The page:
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Few song repertories have been as brilliant or have enjoyed as much success as the songs of the troubadours and the trouveres. Several thousand songs have come down to us, monophonic songs for solo voice, created across the 12th and 13th centuries. The designations "troubadour" and "trouvere" (from trobar or trouver meaning "to find," the former in the southern French dialect langue d'oc, the latter in the northern French langue d'oil) express with marvelous accuracy the work of these poet/composers: they were "finders" or "discoverers" of new ways to express human emotions through song. The northern French trouveres flourished somewhat later than the troubadours; initially they adopted thematic material from their southern confreres. But they were no mere imitators: trouvere songs offer us riches we are only now beginning to explore.
The theme most associated with these repertories is love, sometimes called "courtly love" but more accurately described by the medieval expression fin' amor, perfect or refined love. At the heart of this concept is the idea that a poet/lover through service to a lady (itself modeled on "feudal" service) becomes gradually refined: the art of love is thus an emotion, an ethical standard, a code of conduct. But it would be a mistake to think that fin' amor itself was a unified concept or that this was the only theme developed by trouveres. The theme is equivocal; love is often expressed, with intentional ambiguity, in terms of a strongly sexualized eroticism. And in contrast to fin' amor, we find such themes as the innocence of young attraction or the story of attempted seduction of a lady by a knight. Not only love songs, but also political satire thrived, then as now, to devastating effect. Diversity of theme and genre, rather than uniformity, is a hallmark of trouvere art.
The manuscripts in which the songs have been preserved offer us texts and, where there are melodies, notes on a staff indicating pitch but not duration. Instruments are absent, although iconographical and other evidence suggests their use. Such ambiguities raise thorny problems of performance: how can the songs be interpreted rhythmically? What instruments, if any, should be used and in what manner? In the current state of our evidence, each modern performance is a new and individual reading of a medieval artifact. Paul Hillier and Andrew Lawrence-King offer us readings centered on the voice to preserve the magic intertwining of words and melody that is the fundamental feature of the songs. The rhythmic interpretations they have made seek to project the accents and meanings of the texts, so that poetically more intricate songs such as the grand chant are freely elaborated, while movement through reverdie and pastourelle is generated by a flexible rhythmic pulse. The choice of instrument and use made of it helps support this central focus on the text. The instrumental role is not exactly that of conventional accompaniment, but emerges from a performer's perspective that is intimate with the poetry's meanings and structure. Consequently, what is played is closely woven into the fabric of the songs both to gloss the texts and to confer a greater resonance upon the voice itself.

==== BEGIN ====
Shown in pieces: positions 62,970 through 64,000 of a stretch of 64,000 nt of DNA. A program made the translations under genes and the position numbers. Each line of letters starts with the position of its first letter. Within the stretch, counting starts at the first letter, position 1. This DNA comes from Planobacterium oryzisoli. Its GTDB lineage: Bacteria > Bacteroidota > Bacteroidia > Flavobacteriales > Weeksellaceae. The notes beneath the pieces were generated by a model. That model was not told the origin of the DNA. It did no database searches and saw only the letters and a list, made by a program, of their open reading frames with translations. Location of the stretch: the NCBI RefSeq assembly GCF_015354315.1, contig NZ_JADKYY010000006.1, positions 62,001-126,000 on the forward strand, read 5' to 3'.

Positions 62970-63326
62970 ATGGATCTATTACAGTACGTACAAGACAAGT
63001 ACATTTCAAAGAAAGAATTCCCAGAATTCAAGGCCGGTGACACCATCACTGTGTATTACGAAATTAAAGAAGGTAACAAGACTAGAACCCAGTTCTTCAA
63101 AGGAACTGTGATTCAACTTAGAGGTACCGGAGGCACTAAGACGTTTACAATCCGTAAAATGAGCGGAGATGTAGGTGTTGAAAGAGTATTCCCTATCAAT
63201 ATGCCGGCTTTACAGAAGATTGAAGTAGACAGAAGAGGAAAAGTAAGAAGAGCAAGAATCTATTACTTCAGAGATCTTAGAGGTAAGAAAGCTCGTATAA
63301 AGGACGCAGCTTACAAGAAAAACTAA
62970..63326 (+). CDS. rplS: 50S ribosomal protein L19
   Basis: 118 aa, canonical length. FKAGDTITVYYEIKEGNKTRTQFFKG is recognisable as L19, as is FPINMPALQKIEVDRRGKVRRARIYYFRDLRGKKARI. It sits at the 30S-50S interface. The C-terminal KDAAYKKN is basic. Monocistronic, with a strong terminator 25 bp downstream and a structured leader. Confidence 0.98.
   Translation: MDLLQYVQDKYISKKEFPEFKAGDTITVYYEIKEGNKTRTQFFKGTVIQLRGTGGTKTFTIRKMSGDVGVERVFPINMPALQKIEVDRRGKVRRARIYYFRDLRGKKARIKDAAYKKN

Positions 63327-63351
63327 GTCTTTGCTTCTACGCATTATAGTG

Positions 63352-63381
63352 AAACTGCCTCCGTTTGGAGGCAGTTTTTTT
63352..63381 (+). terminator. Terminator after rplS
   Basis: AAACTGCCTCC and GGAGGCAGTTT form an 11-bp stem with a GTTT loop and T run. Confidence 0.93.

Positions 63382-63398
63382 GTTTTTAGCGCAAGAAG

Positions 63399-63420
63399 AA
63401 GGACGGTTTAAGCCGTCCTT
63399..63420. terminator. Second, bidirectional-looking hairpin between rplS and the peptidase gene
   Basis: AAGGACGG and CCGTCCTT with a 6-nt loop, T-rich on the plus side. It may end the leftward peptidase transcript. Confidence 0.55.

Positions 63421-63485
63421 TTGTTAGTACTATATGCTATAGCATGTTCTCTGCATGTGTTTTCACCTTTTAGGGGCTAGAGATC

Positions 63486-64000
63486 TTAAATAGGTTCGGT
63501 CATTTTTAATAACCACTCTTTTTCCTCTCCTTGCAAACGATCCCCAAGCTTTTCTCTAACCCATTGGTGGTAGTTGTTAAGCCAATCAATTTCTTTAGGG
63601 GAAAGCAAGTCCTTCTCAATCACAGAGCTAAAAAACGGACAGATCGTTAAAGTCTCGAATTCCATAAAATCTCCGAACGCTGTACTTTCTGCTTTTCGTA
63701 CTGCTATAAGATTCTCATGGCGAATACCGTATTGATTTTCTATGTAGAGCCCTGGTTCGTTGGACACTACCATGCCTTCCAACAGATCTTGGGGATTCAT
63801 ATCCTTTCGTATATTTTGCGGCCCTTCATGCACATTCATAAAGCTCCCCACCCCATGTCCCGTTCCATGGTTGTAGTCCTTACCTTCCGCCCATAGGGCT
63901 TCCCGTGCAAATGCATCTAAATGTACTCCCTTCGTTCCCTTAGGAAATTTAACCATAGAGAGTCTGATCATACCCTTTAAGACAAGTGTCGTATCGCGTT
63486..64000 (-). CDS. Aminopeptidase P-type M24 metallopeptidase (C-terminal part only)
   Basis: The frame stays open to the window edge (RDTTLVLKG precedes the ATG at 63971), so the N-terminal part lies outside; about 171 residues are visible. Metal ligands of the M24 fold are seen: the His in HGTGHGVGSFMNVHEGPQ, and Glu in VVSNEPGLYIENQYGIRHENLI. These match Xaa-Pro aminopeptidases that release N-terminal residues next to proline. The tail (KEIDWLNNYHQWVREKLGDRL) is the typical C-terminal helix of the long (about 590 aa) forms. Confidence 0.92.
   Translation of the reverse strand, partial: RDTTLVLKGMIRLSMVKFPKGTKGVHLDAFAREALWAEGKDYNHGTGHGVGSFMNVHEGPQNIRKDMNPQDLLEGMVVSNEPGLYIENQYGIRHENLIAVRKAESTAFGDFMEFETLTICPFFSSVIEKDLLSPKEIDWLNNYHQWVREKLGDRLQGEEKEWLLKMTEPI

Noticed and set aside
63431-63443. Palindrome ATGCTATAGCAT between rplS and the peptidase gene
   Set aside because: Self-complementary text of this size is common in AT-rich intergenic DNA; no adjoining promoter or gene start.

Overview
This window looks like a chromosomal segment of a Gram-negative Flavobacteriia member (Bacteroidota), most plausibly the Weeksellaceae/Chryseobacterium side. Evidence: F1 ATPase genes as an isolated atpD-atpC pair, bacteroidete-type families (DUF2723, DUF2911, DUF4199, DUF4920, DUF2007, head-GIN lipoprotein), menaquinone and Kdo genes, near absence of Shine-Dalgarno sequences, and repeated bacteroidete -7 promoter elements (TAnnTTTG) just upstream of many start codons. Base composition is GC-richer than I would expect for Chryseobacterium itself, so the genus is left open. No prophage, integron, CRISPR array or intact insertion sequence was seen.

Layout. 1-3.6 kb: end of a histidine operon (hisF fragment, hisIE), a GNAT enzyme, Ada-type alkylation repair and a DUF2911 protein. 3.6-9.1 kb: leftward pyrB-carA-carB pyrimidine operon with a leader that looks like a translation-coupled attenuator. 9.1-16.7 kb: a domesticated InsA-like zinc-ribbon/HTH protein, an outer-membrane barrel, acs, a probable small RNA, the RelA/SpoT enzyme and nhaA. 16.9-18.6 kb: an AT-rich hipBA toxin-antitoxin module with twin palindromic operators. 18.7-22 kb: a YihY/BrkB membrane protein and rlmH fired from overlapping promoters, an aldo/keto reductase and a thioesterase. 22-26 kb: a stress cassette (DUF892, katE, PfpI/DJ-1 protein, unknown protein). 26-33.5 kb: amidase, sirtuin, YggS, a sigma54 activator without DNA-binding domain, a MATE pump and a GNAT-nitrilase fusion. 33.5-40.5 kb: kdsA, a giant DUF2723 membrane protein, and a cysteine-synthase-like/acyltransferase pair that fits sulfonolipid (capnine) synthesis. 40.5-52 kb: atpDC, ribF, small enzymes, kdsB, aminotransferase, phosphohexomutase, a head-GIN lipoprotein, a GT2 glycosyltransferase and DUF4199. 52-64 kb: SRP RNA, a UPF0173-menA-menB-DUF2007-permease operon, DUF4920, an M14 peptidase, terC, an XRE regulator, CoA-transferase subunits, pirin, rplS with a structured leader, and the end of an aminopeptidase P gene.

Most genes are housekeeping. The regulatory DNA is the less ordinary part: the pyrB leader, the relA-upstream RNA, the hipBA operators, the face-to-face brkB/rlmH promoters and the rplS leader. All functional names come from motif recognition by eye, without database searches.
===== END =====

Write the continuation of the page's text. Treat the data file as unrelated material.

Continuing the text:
The program is framed by two anonymous songs both light-hearted in tone: Volez vous que je vous chant and Quant voi la flor nouvele. The first of these is a particularly delightful reverdie, a genre native to northern France. The reverdie celebrates the arrival of springtime and the renewal of love. The second, Quant voi la flor nouvele, is a pastourelle. This genre, though of troubadour origin, was particularly favored by the trouveres. It presents the seduction of a lady, usually a shepherdess, by a knight who does not hesitate to use force where persuasion fails. The pastourelle is intended to entertain, but it can also contain an implicit criticism of the knightly class and even of "courtly love."